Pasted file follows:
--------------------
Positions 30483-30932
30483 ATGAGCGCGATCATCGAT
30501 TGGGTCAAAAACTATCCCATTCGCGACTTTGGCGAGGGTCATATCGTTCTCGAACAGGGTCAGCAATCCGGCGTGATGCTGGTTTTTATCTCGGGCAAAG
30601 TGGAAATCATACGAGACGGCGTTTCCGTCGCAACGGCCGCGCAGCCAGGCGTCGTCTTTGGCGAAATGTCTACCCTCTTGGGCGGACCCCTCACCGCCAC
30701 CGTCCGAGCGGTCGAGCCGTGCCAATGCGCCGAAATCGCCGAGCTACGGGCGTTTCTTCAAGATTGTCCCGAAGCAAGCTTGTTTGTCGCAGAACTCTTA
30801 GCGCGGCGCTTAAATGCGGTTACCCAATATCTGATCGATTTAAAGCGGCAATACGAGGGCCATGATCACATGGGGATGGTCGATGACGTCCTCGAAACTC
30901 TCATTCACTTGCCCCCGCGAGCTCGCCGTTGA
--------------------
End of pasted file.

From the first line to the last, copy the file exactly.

Positions 30483-30932
30483 ATGAGCGCGATCATCGAT
30501 TGGGTCAAAAACTATCCCATTCGCGACTTTGGCGAGGGTCATATCGTTCTCGAACAGGGTCAGCAATCCGGCGTGATGCTGGTTTTTATCTCGGGCAAAG
30601 TGGAAATCATACGAGACGGCGTTTCCGTCGCAACGGCCGCGCAGCCAGGCGTCGTCTTTGGCGAAATGTCTACCCTCTTGGGCGGACCCCTCACCGCCAC
30701 CGTCCGAGCGGTCGAGCCGTGCCAATGCGCCGAAATCGCCGAGCTACGGGCGTTTCTTCAAGATTGTCCCGAAGCAAGCTTGTTTGTCGCAGAACTCTTA
30801 GCGCGGCGCTTAAATGCGGTTACCCAATATCTGATCGATTTAAAGCGGCAATACGAGGGCCATGATCACATGGGGATGGTCGATGACGTCCTCGAAACTC
30901 TCATTCACTTGCCCCCGCGAGCTCGCCGTTGA